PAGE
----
“Got to go to the bathroom,” he said into Freddy’s ear. In leaning over, he contrived to get a look at the reporter’s notebook. It was covered in obscene doodles of Mickey Mouse with a huge erection, Minnie dangling from a noose. There wasn’t a single word written on it. What little blood was left in Sammy’s head drained into his feet, which were leaden and uncoordinated on the long trip to the filthy toilets.

He splashed cold water on his face in the sink, and then headed back toward his seat. He never made it. From the top of the stairs leading down to ringside, he saw Freddy quaffing more ale and flirting with the wench. The thunder of horse-hooves and the soundtrack of cinematic music drowned out all sounds, but nothing masked the stink of the manure falling from the horses, half of which were panicking (the other half appeared to be drugged).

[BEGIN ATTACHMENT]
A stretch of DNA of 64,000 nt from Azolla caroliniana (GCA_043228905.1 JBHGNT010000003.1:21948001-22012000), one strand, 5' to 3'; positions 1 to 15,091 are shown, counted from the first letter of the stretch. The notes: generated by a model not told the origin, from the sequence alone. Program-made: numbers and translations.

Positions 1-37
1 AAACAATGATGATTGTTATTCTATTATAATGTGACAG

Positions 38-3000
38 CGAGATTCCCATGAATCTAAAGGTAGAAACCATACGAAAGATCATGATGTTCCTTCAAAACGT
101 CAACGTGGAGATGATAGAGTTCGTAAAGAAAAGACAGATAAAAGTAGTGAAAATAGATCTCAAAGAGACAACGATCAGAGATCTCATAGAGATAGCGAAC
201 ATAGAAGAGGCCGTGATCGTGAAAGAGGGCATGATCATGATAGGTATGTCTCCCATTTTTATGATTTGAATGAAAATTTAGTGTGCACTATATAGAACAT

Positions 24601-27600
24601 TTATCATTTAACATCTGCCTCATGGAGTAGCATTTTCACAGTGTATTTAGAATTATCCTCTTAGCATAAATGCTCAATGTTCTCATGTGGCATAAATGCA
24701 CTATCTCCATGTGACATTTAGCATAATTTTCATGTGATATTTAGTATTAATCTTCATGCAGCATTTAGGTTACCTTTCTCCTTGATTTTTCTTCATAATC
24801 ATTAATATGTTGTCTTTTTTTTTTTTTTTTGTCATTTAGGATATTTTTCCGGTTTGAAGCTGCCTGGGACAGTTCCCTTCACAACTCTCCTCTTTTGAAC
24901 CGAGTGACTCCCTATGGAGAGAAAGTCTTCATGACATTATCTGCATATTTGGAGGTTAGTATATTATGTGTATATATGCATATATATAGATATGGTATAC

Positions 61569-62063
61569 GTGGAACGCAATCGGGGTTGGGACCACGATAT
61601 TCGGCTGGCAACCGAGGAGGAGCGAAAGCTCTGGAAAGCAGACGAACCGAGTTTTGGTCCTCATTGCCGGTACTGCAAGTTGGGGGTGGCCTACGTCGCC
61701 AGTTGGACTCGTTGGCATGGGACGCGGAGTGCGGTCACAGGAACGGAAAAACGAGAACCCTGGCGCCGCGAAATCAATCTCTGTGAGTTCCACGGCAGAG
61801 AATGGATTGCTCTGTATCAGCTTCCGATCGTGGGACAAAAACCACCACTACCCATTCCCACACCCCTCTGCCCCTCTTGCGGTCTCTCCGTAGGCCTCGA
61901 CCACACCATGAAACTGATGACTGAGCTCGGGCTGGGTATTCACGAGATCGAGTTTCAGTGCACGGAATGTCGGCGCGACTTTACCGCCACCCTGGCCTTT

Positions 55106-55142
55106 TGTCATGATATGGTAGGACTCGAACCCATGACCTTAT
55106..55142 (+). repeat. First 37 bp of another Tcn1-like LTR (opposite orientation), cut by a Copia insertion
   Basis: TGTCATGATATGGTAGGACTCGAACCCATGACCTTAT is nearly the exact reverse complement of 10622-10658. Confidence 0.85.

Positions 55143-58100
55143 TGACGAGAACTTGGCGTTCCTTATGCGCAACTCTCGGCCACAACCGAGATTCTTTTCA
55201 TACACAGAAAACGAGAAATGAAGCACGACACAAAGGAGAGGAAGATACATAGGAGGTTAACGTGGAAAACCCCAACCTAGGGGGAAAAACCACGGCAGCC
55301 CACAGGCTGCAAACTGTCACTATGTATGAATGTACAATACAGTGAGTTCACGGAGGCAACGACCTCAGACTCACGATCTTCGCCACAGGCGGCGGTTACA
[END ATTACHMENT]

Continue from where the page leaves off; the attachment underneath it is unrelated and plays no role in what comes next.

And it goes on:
This was a mistake. He thought Freddy was a gossip reporter who liked juicy stories. Turned out he was also one of those tedious anti-corporate types who would happily hang Sammy out to dry. Time to cut his losses.

He turned on his heel and headed for the door. The doorman was having a cigarette with a guy in a sports-coat who was wearing a manager badge on his lapel.

“Leaving so soon? The show’s only just getting started!” The manager was sweating under his sports-coat. He had a thin mustache and badly died chestnut hair cut like a Lego character’s.

“Not interested,” Sammy said. “All the off-theme stuff distracted me. Nose-rings. Blue hair. Cigarettes.” The doorman guiltily flicked his cigarette into the parking lot. Sammy felt a little better.